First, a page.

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Poem - I have been raised and it had nothing to do with me.

By Dylan Gilbert

I would be ash if not for the way
The sky cracks itself open
And leaks for us

I would fall for eternity if not for the way
The earth keeps pulling me back to her
Like desperate mother

I would be silent if not for the way my father
Peels open conversations in a long, gapped voice
he walks into a room and the room is his
Says a 70 year old saying and now the saying is his Touches the top of my head and I
am his

My dad is
chest to the sun brave
“never look back when you pass someone“

And how terrifying for me
How awful for my family
To love a black man who is scared of nothing
Who bleeds
And marvels at the way
His body can crack open
And leak like the sky

How tragic for my mother
That my brother and I follow him
Like he is the light
Because he is
Mimicking every proud step
And serrated voice
And impossible knowing
Of how even in death we can define
Any space

Any street is a black street if my mama D decided
to sit on the stoops of it
Any home is a black home if my dad chooses
To find rest in it
Any love is a black love if we are gracious enough
to give it
we laugh and the joy racing from our lungs in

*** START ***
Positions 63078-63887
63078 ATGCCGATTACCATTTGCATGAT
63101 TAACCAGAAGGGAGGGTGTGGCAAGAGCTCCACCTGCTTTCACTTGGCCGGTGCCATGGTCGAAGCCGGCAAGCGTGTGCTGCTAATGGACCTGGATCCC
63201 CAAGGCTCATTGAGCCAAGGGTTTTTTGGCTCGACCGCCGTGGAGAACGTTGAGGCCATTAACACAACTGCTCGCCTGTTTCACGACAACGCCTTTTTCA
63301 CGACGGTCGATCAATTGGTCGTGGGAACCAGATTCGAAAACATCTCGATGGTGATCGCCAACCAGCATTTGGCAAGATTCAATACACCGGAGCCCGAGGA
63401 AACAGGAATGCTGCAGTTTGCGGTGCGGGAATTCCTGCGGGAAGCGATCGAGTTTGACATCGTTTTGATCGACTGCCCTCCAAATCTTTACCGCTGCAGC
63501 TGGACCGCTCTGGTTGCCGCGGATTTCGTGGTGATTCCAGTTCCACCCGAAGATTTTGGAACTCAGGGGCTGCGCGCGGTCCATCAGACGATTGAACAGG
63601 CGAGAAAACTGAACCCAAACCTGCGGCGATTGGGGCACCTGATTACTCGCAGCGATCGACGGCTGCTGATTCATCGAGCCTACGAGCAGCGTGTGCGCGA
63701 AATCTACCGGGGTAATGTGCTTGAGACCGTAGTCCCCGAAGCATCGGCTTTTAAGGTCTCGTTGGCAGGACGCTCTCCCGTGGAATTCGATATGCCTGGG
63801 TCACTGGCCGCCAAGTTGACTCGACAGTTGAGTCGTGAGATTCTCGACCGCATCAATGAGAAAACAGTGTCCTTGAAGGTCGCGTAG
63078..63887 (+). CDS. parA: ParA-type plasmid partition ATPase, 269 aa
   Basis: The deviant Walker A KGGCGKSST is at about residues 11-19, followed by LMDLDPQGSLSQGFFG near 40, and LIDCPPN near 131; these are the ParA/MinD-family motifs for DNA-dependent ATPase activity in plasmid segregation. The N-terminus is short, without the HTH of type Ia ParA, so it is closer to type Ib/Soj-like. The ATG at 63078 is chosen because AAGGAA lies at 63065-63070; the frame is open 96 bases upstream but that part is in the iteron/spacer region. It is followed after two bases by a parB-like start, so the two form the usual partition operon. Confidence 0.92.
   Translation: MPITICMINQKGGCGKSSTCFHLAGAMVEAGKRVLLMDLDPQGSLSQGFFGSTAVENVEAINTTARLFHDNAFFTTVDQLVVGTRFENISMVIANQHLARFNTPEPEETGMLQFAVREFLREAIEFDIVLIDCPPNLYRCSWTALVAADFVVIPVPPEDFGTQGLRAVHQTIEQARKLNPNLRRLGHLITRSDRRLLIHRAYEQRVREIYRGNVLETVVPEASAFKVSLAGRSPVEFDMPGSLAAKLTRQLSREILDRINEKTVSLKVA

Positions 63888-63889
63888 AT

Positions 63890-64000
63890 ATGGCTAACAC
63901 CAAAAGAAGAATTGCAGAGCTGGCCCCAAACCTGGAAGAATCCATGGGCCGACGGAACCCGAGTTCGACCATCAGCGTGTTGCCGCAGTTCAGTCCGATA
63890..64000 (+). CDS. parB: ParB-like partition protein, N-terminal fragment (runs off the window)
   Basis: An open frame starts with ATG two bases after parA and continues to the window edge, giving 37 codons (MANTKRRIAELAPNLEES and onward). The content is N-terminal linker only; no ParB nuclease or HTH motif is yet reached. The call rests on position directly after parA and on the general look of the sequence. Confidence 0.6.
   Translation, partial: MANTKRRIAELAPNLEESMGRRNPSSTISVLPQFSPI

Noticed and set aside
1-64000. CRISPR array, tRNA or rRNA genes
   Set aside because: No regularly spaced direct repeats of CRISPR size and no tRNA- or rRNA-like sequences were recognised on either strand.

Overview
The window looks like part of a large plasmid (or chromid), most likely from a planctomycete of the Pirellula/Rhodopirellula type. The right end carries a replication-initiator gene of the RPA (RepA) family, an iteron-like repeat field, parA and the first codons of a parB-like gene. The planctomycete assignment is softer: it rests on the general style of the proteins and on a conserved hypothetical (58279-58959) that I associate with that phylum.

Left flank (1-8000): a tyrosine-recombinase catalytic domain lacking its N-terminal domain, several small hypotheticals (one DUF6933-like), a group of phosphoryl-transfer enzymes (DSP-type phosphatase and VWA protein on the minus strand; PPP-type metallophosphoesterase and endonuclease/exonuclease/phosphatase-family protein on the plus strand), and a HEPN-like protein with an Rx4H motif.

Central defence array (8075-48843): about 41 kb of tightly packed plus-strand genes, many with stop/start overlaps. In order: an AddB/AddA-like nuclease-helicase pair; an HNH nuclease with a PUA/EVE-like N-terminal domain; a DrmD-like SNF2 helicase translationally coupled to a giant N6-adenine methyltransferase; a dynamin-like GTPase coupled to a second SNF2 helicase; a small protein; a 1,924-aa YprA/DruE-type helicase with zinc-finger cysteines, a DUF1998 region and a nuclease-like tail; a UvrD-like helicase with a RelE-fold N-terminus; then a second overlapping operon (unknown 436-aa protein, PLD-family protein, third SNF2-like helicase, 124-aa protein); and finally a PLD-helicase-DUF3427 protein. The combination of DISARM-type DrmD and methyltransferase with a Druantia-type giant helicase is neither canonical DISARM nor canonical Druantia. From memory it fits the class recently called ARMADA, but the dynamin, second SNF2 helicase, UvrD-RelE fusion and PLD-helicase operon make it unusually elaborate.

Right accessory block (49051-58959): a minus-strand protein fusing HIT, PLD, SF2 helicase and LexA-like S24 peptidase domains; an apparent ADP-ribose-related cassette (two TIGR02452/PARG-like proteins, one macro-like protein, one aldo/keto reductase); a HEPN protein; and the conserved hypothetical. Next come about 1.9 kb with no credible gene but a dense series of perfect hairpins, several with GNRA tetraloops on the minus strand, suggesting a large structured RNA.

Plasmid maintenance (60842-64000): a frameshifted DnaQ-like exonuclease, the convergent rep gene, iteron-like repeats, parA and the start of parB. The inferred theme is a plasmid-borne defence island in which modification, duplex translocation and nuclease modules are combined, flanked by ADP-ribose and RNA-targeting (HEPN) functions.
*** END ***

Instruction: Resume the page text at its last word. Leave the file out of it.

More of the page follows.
hot air and crowded
breath be black
bestow a touch on a keyboard and the music ring black Stir a pot into something
woodenspoon ancient
And the food taste black

What is this but a miracle?
What is this but the most divine

I will touch every tree
graze every scrap of light
cup each handful of morning fog
Until the whole earth glow
Like the sun is beating
under its own skin
And maybe this how it was always
Supposed to be

Whiteness done nothing but bleach
the soil
clog the air
Crush the earth in factories
and hissing water
that swallows you back
We know,
They did it to us too
Flooded our houses
Rusted our pipes
bleached our food
We know how it feels to burn
and have someone make a picnic out of us

The earth my people
Both A bonfire

Both surviving things that we were not meant to

And that makes kin
That makes ancestry
That makes this land somebody’s
Cousin, somebody’s auntie, somebody’s mama

And how do you repay a parent
that only knows survival
And nothing else
Not even your name

I cannot reimburse my father
for being himself
for my happening to look at him
and reach back toward my own clay skin
and press
and press
And begin shaping myself

I cannot repay the Earth
For regulating her body
Watering her own roots
moving toward the sun and warming
all her leaves
and continents

She didn't do this for me

I just happened
to be here
her survival just happened to look
a lot like love
A lot like motherhood
A lot like braiding my hair
and buying me the new shoes

I cannot give back what was not given
I cannot repay what was simply
ritual of knowing
how to keep oneself alive

But I can keep touching trees
can keep watering the plants on my windowsill
Keep braiding my voice into something
early and brave
And black

I can keep surviving and waiting
For someone to look at me
And reach back
And begin
shaping themselves


Dylan Gilbert is an LSA senior double majoring in Film and English with a sub-concentration in creative writing. She is the President of the University of Michigan Slam poetry Team, a recipient of multiple Hopwood awards, and was awarded ‘Best Poet’ at the College Unions Poetry Slam Invitational.